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Decision Making under Conditions of Uncertainty
Below is a first guest article on Paper Alfa. I have asked a few good friends to see whether they can contribute and share some of their knowledge with my subscribers. The subject was totally left to them. My dear friend Pan did not shy away and surprised me with a great piece, one easy-forgotten element, not only in investing but also in general life. Dealing with uncertainty and decision-making under those very conditions. For some of us, this comes easy; for others, it’s a real struggle.
In an ever-changing world, individuals and organizations must frequently make decisions with incomplete information. Uncertainty, a persistent shadow in the realm of decision-making, complicates the process of choosing one course of action over another. Yet, making effective decisions under uncertainty is a crucial skill, whether in business, health, public policy, or personal life.
I am grateful for his real-life experience and the personal stories he chose to share with us all today.
The Ear, Nose and Throat Doctor
I attended a training seminar, and the lead trainer asked if there was a doctor among us. An elderly gentleman raised his hand. The trainer, Rob, asked for his name and his specialism.
As you might have guessed from the title, his specialism was ear, nose and throat.
“How long have you been working in your field?” Rob asked.
“About forty years”, came the reply.
“Thank you, doctor, please take a seat. I have some questions for the class, and then I will call on you again,” Rob said.
“So guys, we have a very experienced doctor who has worked in his field for forty years. How much do you think that he knows about the ear, nose and throat?”.
There was some discussion, and by a show of hands, the class voted that he must know around 80% of what there was to know about his field.
As a side note, no one in the class voted for a number less than 60%.
Rob came back to the doctor and asked him the same question. How much did the doctor think he knew about the field to which he had devoted most of his life?
“No more than 5%”, answered the doctor, “and even then, I am probably being a tad overconfident.
So what does this mean?
For me, it raises a number of questions which lie under the title of decision-making under conditions of uncertainty.
The first one comes from Donald Rumsfeld and Nicolas Taleb and deals with blindspots.
Things that we are unaware that we are ignorant about. Let's call this class of data information outside the curriculum.
It’s there, it exists, but we haven’t been taught it, and we won’t be tested on it.
This class of information is everything that could be known about a subject, and the doctor was looking at this universe of information when he made his guess.
The rest of the class was thinking in terms of the curriculum and how much the doctor knew of the things that had been taught.
The difference between these two guesses gives rise to the saying: “The more I learn, the less I know.” This is another way of saying that the more I learn, the less certain I am of how much there is to know.
To my mind, this means that no one really knows anything; at best, they might know a small subsection of what there is to know.
Now, to be clear, I am not saying that experts have nothing to offer, but we take a big risk if we start to outsource our decision-making to them.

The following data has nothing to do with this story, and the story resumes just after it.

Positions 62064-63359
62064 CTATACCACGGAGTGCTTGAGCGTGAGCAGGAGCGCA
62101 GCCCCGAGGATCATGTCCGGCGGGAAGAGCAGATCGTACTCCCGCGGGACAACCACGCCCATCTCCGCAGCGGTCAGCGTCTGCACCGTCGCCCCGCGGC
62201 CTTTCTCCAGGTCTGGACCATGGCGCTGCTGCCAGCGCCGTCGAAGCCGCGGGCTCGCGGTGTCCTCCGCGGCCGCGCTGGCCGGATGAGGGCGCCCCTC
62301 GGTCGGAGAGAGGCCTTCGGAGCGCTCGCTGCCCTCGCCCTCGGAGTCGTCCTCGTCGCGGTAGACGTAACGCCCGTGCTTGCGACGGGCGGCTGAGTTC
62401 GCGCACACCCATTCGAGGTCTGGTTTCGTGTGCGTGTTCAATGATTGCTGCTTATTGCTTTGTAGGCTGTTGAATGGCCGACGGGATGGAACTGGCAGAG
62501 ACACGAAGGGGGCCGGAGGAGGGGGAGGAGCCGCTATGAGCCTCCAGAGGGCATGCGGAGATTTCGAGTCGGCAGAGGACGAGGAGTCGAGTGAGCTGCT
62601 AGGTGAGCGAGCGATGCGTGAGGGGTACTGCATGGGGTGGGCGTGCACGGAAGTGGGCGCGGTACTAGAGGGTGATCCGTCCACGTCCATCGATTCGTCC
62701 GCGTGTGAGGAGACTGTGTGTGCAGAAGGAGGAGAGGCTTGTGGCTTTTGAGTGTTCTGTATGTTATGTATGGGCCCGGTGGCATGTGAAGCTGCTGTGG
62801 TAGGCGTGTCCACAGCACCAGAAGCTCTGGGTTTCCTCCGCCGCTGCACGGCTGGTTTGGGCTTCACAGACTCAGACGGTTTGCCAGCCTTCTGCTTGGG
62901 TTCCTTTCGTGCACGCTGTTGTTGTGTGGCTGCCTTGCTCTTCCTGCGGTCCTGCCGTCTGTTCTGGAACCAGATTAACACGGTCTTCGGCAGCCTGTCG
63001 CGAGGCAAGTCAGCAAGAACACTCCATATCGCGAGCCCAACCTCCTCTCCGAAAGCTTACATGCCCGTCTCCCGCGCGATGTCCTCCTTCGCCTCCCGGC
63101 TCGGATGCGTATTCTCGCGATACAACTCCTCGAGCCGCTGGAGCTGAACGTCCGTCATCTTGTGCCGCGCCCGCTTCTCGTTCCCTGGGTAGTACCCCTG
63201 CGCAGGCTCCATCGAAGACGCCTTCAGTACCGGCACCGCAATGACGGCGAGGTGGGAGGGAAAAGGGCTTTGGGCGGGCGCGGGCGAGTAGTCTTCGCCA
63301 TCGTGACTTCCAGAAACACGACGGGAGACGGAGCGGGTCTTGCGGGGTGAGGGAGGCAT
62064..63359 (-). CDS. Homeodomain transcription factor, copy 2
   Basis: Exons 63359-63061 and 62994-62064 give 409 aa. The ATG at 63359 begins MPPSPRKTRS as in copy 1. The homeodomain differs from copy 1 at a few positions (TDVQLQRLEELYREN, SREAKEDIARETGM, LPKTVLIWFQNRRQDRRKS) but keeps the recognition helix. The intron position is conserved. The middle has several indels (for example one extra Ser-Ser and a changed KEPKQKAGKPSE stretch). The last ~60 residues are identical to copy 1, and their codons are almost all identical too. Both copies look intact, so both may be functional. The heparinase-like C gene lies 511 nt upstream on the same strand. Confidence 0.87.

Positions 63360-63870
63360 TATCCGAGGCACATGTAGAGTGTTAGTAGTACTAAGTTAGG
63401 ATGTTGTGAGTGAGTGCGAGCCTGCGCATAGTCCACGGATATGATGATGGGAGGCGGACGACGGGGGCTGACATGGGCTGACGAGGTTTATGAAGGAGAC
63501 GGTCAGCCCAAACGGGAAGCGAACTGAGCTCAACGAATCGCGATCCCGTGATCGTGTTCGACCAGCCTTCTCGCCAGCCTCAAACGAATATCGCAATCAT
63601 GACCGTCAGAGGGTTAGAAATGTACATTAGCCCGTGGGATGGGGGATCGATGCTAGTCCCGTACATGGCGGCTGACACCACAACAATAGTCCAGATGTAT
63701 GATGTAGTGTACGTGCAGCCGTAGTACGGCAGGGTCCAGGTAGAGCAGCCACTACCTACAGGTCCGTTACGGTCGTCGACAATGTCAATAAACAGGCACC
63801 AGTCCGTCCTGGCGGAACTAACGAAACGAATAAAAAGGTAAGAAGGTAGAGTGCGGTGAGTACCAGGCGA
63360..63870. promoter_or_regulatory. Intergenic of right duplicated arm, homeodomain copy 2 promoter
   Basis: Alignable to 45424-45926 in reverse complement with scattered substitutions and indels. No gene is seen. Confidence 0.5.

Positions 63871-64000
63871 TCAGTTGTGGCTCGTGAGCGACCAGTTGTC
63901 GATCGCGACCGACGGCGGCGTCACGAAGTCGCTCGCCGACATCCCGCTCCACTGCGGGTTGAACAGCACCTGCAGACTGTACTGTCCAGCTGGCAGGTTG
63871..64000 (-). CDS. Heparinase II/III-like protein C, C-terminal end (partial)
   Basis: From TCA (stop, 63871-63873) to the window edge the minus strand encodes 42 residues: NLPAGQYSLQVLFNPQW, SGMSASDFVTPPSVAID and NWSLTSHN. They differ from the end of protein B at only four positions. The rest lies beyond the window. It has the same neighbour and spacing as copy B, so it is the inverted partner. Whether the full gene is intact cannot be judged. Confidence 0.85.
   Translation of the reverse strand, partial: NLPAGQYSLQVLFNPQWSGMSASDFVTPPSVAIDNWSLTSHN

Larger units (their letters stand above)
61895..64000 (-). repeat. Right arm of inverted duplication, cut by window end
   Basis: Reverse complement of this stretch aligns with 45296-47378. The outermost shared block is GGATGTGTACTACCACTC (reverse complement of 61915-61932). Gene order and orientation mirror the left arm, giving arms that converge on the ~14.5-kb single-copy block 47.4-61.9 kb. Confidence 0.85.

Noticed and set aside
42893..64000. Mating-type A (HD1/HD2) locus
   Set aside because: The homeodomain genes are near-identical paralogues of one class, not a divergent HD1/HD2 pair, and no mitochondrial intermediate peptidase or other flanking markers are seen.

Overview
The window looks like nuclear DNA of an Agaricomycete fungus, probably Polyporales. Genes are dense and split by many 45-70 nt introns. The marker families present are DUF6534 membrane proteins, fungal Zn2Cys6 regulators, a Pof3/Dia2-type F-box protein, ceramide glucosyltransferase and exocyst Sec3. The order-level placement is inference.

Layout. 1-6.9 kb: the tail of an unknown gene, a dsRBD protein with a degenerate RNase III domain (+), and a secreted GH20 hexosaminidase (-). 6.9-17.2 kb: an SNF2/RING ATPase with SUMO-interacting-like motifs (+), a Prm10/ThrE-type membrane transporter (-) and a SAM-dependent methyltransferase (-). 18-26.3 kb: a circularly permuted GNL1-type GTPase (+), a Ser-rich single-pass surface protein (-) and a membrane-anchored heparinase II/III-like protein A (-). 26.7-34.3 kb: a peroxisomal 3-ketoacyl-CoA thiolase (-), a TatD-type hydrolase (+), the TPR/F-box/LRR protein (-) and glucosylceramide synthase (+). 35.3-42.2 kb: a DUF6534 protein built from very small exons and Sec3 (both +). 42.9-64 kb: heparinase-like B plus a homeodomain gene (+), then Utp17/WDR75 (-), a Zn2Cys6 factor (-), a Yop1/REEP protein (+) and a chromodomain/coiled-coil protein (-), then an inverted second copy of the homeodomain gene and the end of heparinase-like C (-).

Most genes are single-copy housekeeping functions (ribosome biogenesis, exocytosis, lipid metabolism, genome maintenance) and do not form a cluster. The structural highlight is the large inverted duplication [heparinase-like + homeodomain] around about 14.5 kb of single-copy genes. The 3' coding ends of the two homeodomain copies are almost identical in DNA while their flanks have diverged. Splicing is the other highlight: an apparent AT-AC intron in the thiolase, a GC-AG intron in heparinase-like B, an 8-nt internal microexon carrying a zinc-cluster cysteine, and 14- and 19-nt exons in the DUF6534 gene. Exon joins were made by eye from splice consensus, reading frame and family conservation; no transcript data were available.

Can you separate your professional opinion from your personal bias, and who suffers the cost of your mistakes?
In other words, what incentives are the experts operating under?
Last year, my father passed away. He had a good, long life by his own reckoning and was ready to go. I thought I was prepared, but I was not ready for the hole of gratitude that his passing left.
Personal trauma aside, my dad had vascular dementia, which I am led to understand means that his heart was not pumping enough blood to his brain. The dementia part had to do with the brain not receiving enough oxygen.
Given his condition, he was attended to by a neurologist and a heart specialist.
Before subcontracting health decisions to specialists, we need to know the incentives that guide them. Broadly speaking, doctors are tasked with preserving the quantity of life. Probably because this metric is easy to measure, they get measured to help us live longer, which is a good thing since most of us fear what is behind the veil.
The choice that our doctor cannot make for us is whether the quantity or the quality of life is of greater value.
If we choose to outsource this decision to our doctor, we might end up with an outcome that we don’t want or like.
In my dad’s case, the situation was even more nuanced as the neurologist was concerned with the quantity of life of the brain and the heart specialist with the quantity of life of the heart. The two goals were not always in alignment, and he was prescribed meds that counteracted each other.
At the end of the day, when an expert gives their opinion, they don’t always have to live with the consequences of it. In the case of doctors, the patient always carries the cost.
Blindly trusting the advice of experts has some payoffs. We don’t get to be wrong; we were following advice.
What can we do to make better decisions under conditions of uncertainty?
Do your research, check both extremes in the debate and look for vested interests. Which side of the debate makes money by peddling its story?
Understand our incentives and those which might affect the experts. Choose an expert whose incentives are aligned with our own.
Good luck out there; it’s more fun when your eyes are open, and remember, opinions are like assholes; everyone has at least one.